Wind may provide
some of the city's future power
By Andrew Debraber
The Grand Rapids Press
ZEELAND -- In 2003,
Zeeland may well have wind-generated power available,
according to David Walters, general manager of the Zeeland
Board of Public Works.
Walters submitted a
proposed budget for 2003 to the City Council that includes
$1 million for the construction of a wind power generator
to provide a small portion of the BPW's electric needs.
If all goes well, more may be constructed.
Council members learned
of the plan Tuesday while meeting about the budget. They
will meet again at 5:30 p.m. today to wrap up their discussions.
Topics to be discussed include streets, $6.5 in capital
improvements, and the mayor's and City Council budgets.
Following their budget
discussion tonight, the council will take up the issue
of the Shopping Area Redevelopment Board, which came under
fire Monday from council members Kevin Klynstra and Bob
Karsten when they recommended it be eliminated.
Recognizing they hold
a minority opinion on the council, Klynstra on Tuesday
said he and Karsten are willing to postpone the discussion
until a later time, but other board members felt a need
to clear the air.
Councilman Don Van Ommen
pushed to "have time for the majority opinion."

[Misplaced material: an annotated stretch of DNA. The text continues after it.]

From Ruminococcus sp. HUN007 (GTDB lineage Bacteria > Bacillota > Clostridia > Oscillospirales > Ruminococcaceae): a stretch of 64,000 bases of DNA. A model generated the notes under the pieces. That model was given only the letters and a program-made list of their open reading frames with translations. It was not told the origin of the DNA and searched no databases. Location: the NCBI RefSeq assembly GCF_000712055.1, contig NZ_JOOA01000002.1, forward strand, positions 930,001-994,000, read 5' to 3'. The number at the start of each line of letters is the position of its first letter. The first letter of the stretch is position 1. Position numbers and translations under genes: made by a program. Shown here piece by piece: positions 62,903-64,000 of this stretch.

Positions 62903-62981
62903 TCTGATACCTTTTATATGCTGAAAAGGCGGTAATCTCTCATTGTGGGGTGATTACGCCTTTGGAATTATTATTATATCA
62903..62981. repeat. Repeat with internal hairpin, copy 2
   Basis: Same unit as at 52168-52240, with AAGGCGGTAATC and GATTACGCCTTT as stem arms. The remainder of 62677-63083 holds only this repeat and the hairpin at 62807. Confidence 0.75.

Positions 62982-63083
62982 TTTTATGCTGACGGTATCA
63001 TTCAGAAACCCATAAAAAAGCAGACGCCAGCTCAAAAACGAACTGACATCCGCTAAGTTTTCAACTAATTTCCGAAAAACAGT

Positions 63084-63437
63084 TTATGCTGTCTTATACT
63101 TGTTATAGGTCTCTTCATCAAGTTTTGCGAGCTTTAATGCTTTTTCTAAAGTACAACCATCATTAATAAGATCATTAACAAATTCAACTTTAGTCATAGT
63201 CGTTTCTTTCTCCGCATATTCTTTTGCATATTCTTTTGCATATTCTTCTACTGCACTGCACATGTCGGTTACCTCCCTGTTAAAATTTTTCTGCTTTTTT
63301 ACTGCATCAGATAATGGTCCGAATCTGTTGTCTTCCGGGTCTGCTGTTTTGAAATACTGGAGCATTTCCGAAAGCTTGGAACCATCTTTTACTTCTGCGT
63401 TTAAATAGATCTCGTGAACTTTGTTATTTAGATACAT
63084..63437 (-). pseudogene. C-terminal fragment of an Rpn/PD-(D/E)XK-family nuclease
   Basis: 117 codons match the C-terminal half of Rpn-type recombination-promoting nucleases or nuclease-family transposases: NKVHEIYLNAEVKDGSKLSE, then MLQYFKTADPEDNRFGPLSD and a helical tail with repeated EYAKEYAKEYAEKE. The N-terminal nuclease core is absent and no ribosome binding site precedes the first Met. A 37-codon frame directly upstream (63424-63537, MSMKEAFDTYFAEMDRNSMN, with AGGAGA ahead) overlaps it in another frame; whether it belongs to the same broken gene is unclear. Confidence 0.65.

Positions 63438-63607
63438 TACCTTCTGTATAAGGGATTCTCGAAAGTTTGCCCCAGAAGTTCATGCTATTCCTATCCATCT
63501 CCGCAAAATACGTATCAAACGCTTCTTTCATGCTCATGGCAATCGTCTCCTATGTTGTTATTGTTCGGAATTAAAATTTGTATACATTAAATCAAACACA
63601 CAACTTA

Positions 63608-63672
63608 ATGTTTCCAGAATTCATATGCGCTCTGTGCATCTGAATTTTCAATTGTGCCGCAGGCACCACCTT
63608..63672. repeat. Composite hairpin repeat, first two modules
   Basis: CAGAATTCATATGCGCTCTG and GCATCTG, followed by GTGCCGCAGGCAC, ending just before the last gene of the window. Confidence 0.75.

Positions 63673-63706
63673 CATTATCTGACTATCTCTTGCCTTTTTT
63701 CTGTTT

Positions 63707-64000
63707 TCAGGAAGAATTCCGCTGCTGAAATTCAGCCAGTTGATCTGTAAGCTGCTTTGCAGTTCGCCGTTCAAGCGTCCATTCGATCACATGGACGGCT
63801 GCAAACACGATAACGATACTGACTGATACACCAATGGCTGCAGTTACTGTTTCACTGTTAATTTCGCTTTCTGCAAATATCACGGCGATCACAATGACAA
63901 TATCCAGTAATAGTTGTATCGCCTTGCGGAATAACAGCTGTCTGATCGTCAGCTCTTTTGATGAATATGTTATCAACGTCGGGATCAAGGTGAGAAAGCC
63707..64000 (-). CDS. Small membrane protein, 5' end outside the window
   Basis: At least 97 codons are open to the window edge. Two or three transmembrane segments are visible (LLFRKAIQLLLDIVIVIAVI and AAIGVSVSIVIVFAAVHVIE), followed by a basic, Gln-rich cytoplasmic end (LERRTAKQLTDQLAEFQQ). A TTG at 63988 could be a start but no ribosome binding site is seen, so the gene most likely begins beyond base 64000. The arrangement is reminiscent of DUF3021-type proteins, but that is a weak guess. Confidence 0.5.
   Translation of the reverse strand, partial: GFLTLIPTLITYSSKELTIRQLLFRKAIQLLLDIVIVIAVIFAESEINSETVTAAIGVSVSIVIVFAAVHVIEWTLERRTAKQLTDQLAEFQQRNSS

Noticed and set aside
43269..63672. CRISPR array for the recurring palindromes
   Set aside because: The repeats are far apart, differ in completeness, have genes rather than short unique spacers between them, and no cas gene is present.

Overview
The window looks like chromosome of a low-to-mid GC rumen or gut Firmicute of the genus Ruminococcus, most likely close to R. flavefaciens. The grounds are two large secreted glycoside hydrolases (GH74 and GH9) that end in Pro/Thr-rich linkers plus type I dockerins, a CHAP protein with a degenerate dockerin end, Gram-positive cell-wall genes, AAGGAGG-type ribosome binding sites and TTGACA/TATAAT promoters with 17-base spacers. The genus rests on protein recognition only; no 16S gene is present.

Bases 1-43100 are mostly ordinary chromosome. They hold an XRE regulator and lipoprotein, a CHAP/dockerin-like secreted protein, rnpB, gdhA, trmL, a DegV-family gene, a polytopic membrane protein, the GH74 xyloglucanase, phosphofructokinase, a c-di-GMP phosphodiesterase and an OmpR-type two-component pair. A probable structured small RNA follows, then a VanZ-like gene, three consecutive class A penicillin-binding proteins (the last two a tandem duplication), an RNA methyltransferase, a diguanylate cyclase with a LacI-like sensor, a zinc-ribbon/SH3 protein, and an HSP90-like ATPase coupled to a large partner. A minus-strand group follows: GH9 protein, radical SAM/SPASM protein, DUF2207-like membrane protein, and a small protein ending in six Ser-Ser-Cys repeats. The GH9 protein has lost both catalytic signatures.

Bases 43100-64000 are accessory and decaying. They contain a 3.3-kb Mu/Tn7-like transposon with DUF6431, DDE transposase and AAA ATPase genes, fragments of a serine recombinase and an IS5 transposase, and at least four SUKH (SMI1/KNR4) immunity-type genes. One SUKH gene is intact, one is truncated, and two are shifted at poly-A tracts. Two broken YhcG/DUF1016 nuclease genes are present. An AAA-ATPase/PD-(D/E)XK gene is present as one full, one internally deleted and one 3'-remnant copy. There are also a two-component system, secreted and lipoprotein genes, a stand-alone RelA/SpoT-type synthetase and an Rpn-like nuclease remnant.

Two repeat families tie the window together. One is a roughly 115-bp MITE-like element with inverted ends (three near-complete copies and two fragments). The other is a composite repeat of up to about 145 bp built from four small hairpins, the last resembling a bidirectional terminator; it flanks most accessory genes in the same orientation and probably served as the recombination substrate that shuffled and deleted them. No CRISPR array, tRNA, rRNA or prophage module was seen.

"We owe it to the SARB
committee and everyone else to let them know where we're
at," Van Ommen said.
In another matter, the
council agreed to leave $20,000 in the budget to hire
a consultant in 2003 to help it come up with a long-range
vision for the city, one of the council's stated goals.
Karsten, who was unable
to attend Tuesday's meeting due to back trouble, sent
notice that he opposed the $20,000 "because he feels it
could be done in-house."
"Sometimes it's good
to have an outside person to help with this," council
member Sally Gruppen said.
Librarian Tara Conaway
reported to the council that circulation is up 6 percent
this year. She also noted that computer usage has increased
this year and the library is approaching its capacity
with a collection of 66,572 books.
Herman Miller recently
made a $10,000 donation to the library to replace and
refurbish the children's and young adult collections,
she said, which "will make the whole collection look better."
Books for children ages 2 to 12 remains the library's